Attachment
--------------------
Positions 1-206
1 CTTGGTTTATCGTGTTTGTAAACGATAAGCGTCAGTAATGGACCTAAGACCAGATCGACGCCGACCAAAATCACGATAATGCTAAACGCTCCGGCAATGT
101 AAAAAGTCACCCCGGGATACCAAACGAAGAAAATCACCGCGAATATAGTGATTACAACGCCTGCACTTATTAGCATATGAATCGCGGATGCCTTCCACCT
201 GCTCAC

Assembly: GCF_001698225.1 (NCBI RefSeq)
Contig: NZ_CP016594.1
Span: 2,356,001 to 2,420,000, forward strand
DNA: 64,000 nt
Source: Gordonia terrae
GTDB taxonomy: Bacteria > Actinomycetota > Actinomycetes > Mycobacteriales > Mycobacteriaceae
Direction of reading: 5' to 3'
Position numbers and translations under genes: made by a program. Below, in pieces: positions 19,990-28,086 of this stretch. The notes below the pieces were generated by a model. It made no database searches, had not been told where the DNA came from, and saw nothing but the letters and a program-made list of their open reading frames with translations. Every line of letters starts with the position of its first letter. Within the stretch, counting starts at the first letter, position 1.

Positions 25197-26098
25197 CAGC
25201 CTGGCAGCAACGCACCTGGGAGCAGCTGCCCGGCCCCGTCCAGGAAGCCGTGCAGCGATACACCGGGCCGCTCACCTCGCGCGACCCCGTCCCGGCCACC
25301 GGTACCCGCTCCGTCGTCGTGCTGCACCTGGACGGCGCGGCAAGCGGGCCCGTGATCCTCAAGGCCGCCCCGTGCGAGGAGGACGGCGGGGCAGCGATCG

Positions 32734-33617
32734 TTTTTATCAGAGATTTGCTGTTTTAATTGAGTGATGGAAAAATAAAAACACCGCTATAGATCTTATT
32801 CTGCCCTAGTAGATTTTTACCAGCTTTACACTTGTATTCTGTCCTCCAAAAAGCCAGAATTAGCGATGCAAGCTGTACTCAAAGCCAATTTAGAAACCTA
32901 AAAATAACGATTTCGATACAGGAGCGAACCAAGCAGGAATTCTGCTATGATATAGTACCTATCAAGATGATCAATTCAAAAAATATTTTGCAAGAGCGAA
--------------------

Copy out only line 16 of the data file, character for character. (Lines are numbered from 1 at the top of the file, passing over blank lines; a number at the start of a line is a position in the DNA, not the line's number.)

25301 GGTACCCGCTCCGTCGTCGTGCTGCACCTGGACGGCGCGGCAAGCGGGCCCGTGATCCTCAAGGCCGCCCCGTGCGAGGAGGACGGCGGGGCAGCGATCG